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FARKAS v. ELLIS

March 2, 1992

THOMAS FARKAS, MICHAEL MAK, PETER MAK, THOMAS MEDORA, JOHN QUERIM, RAFAEL ROSADO and JOHN TOMA, Plaintiffs, against WILLIAM ELLIS, Defendant.


The opinion of the court was delivered by: WILLIAM C. CONNER

 CONNER, D.J.:

 BACKGROUND

 This action is brought by seven plaintiffs who have previously asserted claims under the Patterson Consent Decree. In the present action, plaintiffs seek the same relief they sought in Claim 255 -- to be placed on the Group I list of the New York Times (the "Times"). The Complaint names the Administrator as defendant and brings suit pursuant to the provisions of the Administrative Procedure Act (the "APA"), alleging violations of 5 U.S.C. §§ 702, 706(1), and 706(2)(A), (D), and (F). Plaintiffs subsequently filed an Amended Complaint in which they add the Times as a defendant and assert jurisdiction under Section 301 of the Labor Management Relations Act ("LMRA"), 29 U.S.C. § 185. The Court deemed the document a motion for leave to amend pursuant to Rule 15(a), Fed. R. Civ. P., in view of the fact that the Administrator had already filed an answer in the instant action. This Court dismissed the Complaint against the defendant Administrator for lack of subject matter jurisdiction, the defendant not being an "agency" as that term is defined in 5 U.S.C. §§ 551 and 701. The Court also denied plaintiffs' motion for leave to file the proposed Amended Complaint on the grounds of res judicata and failure to state a claim under Section 301.

 DISCUSSION

 Propriety of Moving Under Rule 52(b) and Rule 59(e)

 Fed. R. Civ. P. 52(b) states in relevant part:

 Upon motion of a party made not later than 10 days after entry of judgment the court may amend its findings or make additional findings and may amend the judgment accordingly.

 Fed. R. Civ. P. 59(e) reads:

 A motion to alter or amend the judgment shall be served not later than 10 days after entry of the judgment.

 Some courts have held that Rules 52(b) and 59(e) apply only to judgments entered after a trial. See Hill v. Bethlehem Steel Corp., 729 F. Supp. 1071, 1072 n.1 (E.D. Pa. 1989), aff'd, 902 F.2d 1560 (3d Cir. 1990). Others have rejected such motions to the extent that they are brought under Rule 52(b), but not under Rule 59(e). See All Hawaii Tours, Corp. v. Polynesian Cultural Center, 116 F.R.D. 645, 648 (D. Haw. 1987), rev'd in part on other grounds, aff'd in part without opinion, 855 F.2d 860 (9th Cir. 1988) ("A motion to amend findings under Rule 52(b) does not lie where findings of fact are unnecessary under Rule 52(a)."); see also Rapoport v. Banco Mexicano Somex, 1989 WL 34043 (S.D.N.Y. 1989) (Rule 52 deals only with the district court's findings after a bench trial). Courts in this circuit, however, have allowed a motion to amend an opinion and order dismissing the action or granting summary judgment to be brought under Rule 59(e). See, e.g., Park South Tenants Corp. v. 200 Central Park South Assocs., 754 F. Supp. 352 (S.D.N.Y.), aff'd, 941 F.2d 112 (2d Cir. 1991) (considering plaintiff's motion to reconsider dismissal of action under Fed. R. Civ. P. Rules 59(e), 60(a), 60(b), and Local Rule 3(j)); Travelers Ins. Co. v. Buffalo Reinsurance Co., 739 F. Supp. 209 (S.D.N.Y. 1990) (vacating summary judgment upon motion under Rule 59(e) and Local Rule 3(j)). Accordingly, plaintiffs' motion to alter or amend the judgment, essentially a motion for reargument, will be considered under Rule 59(e).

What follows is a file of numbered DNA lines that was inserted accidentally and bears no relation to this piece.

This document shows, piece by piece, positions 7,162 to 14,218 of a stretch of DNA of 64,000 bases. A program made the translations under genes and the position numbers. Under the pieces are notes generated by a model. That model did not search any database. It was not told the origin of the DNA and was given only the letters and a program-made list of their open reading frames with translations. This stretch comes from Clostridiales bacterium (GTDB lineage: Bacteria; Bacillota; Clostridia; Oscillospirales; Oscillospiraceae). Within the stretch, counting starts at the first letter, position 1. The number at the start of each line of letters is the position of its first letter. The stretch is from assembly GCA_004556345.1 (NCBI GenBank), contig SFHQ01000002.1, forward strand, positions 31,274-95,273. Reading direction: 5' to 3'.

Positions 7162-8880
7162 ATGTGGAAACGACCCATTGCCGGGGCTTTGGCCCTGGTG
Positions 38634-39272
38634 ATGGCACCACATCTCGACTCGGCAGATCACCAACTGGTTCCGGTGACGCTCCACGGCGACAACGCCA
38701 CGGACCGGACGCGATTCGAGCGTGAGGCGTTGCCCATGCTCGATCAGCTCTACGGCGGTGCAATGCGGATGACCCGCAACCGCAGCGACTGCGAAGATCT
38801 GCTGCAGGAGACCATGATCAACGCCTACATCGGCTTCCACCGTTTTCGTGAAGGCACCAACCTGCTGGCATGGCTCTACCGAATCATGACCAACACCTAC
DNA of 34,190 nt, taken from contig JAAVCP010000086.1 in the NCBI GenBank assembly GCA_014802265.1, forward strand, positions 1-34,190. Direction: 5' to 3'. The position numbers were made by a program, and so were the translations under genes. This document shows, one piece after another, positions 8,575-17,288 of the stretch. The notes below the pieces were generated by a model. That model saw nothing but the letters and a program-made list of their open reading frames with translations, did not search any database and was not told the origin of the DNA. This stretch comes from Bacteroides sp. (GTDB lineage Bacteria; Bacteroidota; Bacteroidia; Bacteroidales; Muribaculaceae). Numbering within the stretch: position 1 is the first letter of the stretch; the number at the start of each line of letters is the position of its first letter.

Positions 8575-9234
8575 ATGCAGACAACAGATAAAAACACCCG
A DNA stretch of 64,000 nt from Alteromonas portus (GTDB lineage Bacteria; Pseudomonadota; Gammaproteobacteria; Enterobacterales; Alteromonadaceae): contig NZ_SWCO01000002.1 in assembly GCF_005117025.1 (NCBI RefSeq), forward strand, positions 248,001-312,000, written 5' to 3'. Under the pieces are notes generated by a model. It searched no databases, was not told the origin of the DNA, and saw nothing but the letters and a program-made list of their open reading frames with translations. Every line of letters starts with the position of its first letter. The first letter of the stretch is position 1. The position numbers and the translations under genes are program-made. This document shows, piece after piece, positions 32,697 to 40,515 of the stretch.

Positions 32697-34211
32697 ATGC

Standard for Reargument

 The standard for granting a motion for reargument is strict in order to preclude repetitive arguments on issues that have already been considered fully by the court. Ruiz v. Commissioner of D.O.T. of City of New York, 687 F. Supp. 888, 890 (S.D.N.Y.), aff'd, 858 F.2d 898 (2d Cir. 1988). Such motions may be granted only where the court has overlooked matters or controlling decisions which might have materially influenced the earlier decision. See Caleb & Co. v. E.I. DuPont Du Nemours & Co., 624 F. Supp. 747, 748 (S.D.N.Y. 1985) (citing New York ...


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